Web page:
Although the deployment tools shown and described above are configured to move a spinal implant from an expanded configuration to a retracted configuration by plastically deforming a portion of the implant (e.g., a retention member), in some embodiments, a deployment tool can be configured to move a spinal implant from an expanded configuration to a retracted configuration by cutting a portion of the spinal implant. For example, FIGS. 82 and 83 are front view schematic illustrations of a medical device 18500 according to an embodiment of the invention in a first position and a second position, respectively. The medical device 18500 includes an elongate member 18520 having a distal end portion 18544 and defining a center line CL. A cutting edge 18564 is disposed at the distal end portion 18544 of the elongate member 18520. When the elongate member 18520 moves relative to a spinal implant 18610, as shown by the arrow QQ in FIG. 83, the cutting edge 18564 cuts a portion 18642 of the spinal implant 18610. In this manner, the medical device 18500 can move the spinal implant 18610 between a first configuration and a second configuration to facilitate insertion, removal and/or repositioning the spinal implant within the body.

The spinal implant portion 18642 can be any suitable portion of the spinal implant 18610. For example, in some embodiments, the spinal implant portion 18642 can be a portion of an outer shell of a spinal implant. In other embodiments, the spinal implant portion 18642 can be a portion of an inner core of a spinal implant. In yet other embodiments, the spinal implant portion 18642 can be a retention portion of a spinal implant, such as, for example, an extension portion, a tether, an inflatable retention portion or the like.

Although the elongate member 18520 is shown as moving in a direction parallel to the center line CL, in other embodiments, the elongate member 18520 can move in any suitable direction. Moreover, in some embodiments, the movement of the elongate member 18520 can be translation motion, rotation motion and or reciprocation.

As shown in FIG. 84, which shows a top view schematic of the elongate member 18520 in the second configuration, the cutting edge 18564 is linear and forms an acute angle Θ with the center line CL. In this manner, only a portion of the cutting edge 18564 engages the spinal implant 18610 when the elongate member 18520 moves. Although the cutting edge 18564 is shown as being linear, in other embodiments, a cutting edge can be curved. In yet other embodiments, a cutting edge can be discontinuous. For example, in some embodiments, an elongate member can include multiple cutting edges arranged discontinuously (e.g., a saw-tooth arrangement).

In other embodiments, an elongate member can include multiple cutting edges that are offset from each other longitudinally along the center line CL. For example, in some embodiments an elongate member can include a first cutting edge extending a first longitudinal distance from the distal end portion of the elongate member, a second cutting edge extending a second longitudinal distance from the distal end portion of the elongate member and a third cutting edge extending a third longitudinal distance from the distal end portion of the elongate. In this manner, when the elongate member is moved into engagement with the spinal implant, the first cutting edge can engage a first retention member of the spinal implant before the second cutting edge and the third cutting edge engage the spinal implant.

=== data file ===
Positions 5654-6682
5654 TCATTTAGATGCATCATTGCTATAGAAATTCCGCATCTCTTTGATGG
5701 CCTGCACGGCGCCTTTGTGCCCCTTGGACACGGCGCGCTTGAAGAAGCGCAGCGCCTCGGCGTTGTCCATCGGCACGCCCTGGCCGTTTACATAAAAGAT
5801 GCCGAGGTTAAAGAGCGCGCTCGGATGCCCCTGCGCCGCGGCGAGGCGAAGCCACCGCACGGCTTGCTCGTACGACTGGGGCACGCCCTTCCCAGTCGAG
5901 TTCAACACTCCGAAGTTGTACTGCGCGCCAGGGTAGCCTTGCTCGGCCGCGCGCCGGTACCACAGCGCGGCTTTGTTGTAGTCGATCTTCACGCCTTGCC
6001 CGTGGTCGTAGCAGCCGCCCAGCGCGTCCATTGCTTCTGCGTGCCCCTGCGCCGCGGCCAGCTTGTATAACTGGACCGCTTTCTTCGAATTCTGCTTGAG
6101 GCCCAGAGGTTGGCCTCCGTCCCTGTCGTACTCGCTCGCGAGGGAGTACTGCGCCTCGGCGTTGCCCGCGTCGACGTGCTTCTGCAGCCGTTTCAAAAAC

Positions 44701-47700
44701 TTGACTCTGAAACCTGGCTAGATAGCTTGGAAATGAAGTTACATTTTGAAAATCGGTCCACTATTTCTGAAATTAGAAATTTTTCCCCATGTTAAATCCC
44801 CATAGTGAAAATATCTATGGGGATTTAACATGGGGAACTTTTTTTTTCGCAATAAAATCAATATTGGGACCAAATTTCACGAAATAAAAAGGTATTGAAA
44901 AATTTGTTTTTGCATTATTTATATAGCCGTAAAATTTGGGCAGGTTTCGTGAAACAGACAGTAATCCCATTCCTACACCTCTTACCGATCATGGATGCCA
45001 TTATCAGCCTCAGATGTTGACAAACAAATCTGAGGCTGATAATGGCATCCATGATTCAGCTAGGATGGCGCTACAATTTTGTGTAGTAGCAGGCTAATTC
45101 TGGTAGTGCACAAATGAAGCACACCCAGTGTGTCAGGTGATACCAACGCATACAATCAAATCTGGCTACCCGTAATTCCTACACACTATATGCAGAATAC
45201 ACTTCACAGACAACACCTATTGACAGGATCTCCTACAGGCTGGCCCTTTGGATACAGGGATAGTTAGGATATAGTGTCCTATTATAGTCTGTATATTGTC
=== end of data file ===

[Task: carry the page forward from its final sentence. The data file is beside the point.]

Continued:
In some embodiments, an elongate member can be configured to receive a portion of a spinal implant such that the cutting edge can be aligned. For example, FIGS. 85-87 show a medical device 19500 according to an embodiment of the invention in a first configuration, a second configuration and a third configuration, respectively. In some embodiments, the medical device 19500 can be used to remove a spinal implant 19610 from between a pair of adjacent spinous processes SP. The medical device 19500 includes a shaft 19520, a rod 19570 disposed within the shaft 19520, and a spacer 19532. The shaft 19520 includes an implant support portion 19530 disposed at a distal end portion 19544 of the shaft 19520. The implant support portion 19530 includes a side wall 19540 that defines a receiving area 19542 configured to receive a portion of the spacer 19532. The side wall 19540 also includes a cutting edge 19564.

First, the distal end portion 19544 of the shaft 19520 is inserted into the body and disposed such that the spacer 19532 is received within the spinal implant 19610, as shown in FIG. 85. The distal end portion 19544 is moved distally as shown by the arrow RR in FIG. 85 such that a proximal end 19614 of the implant is received within a recess 19534 defined by the side wall 19540 and the outer surface of the spacer 19532. In this manner, the spinal implant 19610 is aligned with respect to the medical device 19500.

The distal end 19563 of the rod 19570 is then threadedly coupled to the distal end 19612 of the spinal implant 19610 by rotating the rod 19570 within the shaft 19520. The rod 19570 can be rotated within the shaft 19520 by a knob assembly (not shown in FIGS. 85-87) similar to the knob assembly 1515 shown and described above.

The rod 19570 is then moved proximally within the shaft 19520 as shown by the arrow SS in FIG. 86, which moves the retention members 19642 of the spinal implant 19610 into engagement with the cutting edge 19564 (e.g., two retention members 19642 shown in FIGS. 85-87). As the rod 19570 continues to move proximally, the cutting edges 19564 cut through a portion of the retention members. As shown in FIGS. 85 and 86, when the spacer 19532 engages the side wall 19540 defining the receiving area 19542, the retention member 19642 is prevented from moving relative to the cutting edge 19564. In this manner, the medical device 19500 is configured to cut only a portion of the retention members 19542, therefore preventing the retention members 19542 from being completely severed from the spinal implant 19610.